The historical method of handling the well returns from acid treatments has been to segregate these fluids from the bulk production on the platform, or producing the fluids at a low enough rate that the upset could be tolerated. The fluids, if separated, are either injected into a disposal well or stored on the platform or a barge until they can be processed.
Both options present problems. Emulsified fluids can damage the disposal well, and storage is often limited or unavailable on most platforms. Barges and portable vessels can be economically prohibitive. And gradual introduction of these fluids can cause protracted upsets in the production processing systems. Stacked fluids and excessive slop oil generation can severely limit the stimulation schedule of other wells, which reduces the potential productivity and profitability of the field.
In recent years, alternative methods of treating the problematic fluids associated with acid stimulation programs have been developed. One popular approach involves filtration to treat the water phase of the returned fluids.
These filtration methods use Granular Activated Carbon (GAC), clay, and synthetic polymeric or natural fiber absorbents to remove the organic contaminants from the water prior to discharge overboard. However, this filtration process requires the water to be free of emulsion in order to be economical. In addition, the spent filtration media can pose a significant disposal cost and liability issue for the producer.
Flow processThe Straight-Flow process is a two-step system that first resolves the emulsion from the acid-stimulated well, and then processes the water to address overboard discharge requirements. A specially formulated series of products developed to treat emulsions from acid stimulation treatments is fed at the wellhead or, for multiple well stimulation, at a common group line. The emulsion is resolved in the test separator vessel, and the oil phase frequently is recovered at less than 1% total BS&W. Typically the oil can be sent directly to the sales line or combined with the platform total production ahead of the bulk treater.
Extensive pre-testing is performed on produced fluids from the candidate well using simulated acid stimulation packages in order to choose the proper treatment chemicals. Simulated skimmings and spent regenerant are tested to ensure compatibility with current treatment programs.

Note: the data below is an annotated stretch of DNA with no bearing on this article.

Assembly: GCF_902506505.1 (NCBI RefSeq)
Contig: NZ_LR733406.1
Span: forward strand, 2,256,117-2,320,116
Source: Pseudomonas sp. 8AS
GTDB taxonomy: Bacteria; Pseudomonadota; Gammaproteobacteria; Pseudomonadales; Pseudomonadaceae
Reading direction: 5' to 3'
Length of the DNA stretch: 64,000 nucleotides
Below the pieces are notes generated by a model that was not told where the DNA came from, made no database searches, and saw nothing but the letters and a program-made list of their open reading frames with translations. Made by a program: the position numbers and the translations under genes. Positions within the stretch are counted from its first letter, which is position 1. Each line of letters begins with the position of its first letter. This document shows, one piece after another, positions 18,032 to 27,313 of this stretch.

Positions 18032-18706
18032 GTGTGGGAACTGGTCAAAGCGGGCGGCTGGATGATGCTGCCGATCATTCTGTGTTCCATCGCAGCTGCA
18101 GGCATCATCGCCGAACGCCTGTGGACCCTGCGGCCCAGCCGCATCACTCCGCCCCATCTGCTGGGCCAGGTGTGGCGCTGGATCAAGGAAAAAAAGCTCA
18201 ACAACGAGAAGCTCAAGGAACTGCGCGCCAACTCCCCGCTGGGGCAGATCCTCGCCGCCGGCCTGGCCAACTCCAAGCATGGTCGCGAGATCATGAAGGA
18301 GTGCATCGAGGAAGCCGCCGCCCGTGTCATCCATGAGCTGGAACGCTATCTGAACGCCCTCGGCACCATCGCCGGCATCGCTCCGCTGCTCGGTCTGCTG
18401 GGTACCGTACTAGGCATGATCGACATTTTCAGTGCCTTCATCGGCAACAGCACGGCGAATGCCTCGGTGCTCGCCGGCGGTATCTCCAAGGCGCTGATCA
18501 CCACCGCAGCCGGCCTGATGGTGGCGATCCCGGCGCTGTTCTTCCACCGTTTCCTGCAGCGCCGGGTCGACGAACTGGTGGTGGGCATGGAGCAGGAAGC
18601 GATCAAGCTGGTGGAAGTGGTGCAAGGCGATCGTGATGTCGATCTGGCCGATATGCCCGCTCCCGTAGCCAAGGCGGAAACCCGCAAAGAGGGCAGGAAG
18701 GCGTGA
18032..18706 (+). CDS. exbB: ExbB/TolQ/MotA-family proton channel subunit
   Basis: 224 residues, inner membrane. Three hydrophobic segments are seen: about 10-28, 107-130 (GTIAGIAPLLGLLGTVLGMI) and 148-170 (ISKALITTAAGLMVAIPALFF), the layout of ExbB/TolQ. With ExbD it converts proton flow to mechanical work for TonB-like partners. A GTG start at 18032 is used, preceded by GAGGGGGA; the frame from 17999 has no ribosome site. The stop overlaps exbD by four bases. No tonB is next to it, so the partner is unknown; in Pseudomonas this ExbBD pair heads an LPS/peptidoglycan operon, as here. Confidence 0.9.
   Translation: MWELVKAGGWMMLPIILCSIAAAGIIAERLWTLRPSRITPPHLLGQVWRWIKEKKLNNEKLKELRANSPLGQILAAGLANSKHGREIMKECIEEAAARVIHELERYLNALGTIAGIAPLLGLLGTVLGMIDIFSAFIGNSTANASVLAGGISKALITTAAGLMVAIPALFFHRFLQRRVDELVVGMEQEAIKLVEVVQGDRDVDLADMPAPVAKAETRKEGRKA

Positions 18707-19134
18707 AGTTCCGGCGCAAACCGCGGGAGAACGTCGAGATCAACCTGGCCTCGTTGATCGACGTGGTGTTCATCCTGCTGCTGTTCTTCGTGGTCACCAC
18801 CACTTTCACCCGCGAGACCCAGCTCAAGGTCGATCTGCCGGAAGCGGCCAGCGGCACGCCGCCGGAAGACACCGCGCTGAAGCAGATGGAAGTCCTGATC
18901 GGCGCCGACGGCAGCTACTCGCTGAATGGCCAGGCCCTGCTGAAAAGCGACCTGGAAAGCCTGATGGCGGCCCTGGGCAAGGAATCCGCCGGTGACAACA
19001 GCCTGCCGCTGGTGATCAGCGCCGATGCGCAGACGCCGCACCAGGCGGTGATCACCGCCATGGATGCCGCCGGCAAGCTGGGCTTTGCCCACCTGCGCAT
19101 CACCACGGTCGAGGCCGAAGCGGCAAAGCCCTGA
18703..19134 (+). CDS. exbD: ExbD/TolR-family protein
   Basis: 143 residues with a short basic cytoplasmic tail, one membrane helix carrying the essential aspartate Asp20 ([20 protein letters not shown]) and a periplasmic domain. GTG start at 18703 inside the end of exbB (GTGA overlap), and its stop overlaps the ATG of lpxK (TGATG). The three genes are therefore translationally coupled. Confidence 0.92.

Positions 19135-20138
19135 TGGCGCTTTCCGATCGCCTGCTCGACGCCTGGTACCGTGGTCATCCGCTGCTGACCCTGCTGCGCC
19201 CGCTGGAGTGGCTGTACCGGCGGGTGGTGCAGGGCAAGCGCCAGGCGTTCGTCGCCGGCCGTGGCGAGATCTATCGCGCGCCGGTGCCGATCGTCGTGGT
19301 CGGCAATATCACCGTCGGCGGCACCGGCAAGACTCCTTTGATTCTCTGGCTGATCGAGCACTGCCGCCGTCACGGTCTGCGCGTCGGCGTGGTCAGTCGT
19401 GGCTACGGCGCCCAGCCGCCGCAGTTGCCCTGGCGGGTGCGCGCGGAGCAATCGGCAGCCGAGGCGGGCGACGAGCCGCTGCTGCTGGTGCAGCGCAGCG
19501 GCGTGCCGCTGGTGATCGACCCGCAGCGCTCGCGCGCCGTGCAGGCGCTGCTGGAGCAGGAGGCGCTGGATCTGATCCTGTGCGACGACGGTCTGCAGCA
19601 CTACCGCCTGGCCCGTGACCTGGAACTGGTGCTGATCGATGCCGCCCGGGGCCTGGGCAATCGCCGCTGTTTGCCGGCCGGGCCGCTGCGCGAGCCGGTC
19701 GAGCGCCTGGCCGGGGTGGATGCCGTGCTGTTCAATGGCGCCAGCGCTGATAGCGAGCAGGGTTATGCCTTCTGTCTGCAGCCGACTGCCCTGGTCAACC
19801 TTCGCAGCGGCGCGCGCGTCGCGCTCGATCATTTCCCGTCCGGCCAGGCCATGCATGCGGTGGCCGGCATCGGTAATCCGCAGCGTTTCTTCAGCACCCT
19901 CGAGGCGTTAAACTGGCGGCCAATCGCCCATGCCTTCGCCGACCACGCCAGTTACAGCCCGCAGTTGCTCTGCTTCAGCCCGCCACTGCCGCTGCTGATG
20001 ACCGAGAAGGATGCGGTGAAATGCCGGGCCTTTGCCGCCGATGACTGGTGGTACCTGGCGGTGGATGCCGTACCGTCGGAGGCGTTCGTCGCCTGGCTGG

The water removed from the test separator is further processed using a combination of mechanical and chemical systems. Additional chemicals are fed to the water outlet of the separator, and the water is flowed into a specially designed process vessel. In this vessel, reverse emulsified oil, free oil, and solids are allowed to separate and are then skimmed to the waste oil handling system on the platform.
The water from the processing vessel is essentially free of insoluble oil contamination but still cannot be discharged due to soluble organic compounds originating from the acid additive package. The pH of this water is typically very low, less than 1, and will cause upsets in the water treatment system if returned to the bulk water stream on the platform.
To remove water soluble components and achieve standard Gulf of Mexico overboard water quality of 29 mg/l oil and grease, a final polishing vessel is used. This vessel contains a proprietary media designed to remove organic compounds similar in operation to GAC. Unlike GAC, this media can be regenerated on site and reused indefinitely.
The polishing vessel is a twin tower design where one side is alternately in operation mode while the other side is in regeneration mode. During regeneration, the media is flushed with a proprietary regenerant which removes trapped organic material from the media and restores it for reuse.
The spent regenerant is sent to the platform's waste oil handling system and can be processed with the crude oil or sent directly to the sales line. The regenerant is an oil-soluble mixture and does not contain components that are usually banned from the crude oil sales line.
The produced fluids from the acidized well are returned to the normal system when the acid treatment has been recovered and processed. Typically, the pH of the recovered water is monitored, and when the pH rises above 5, the fluids can be turned back into the system without upsets.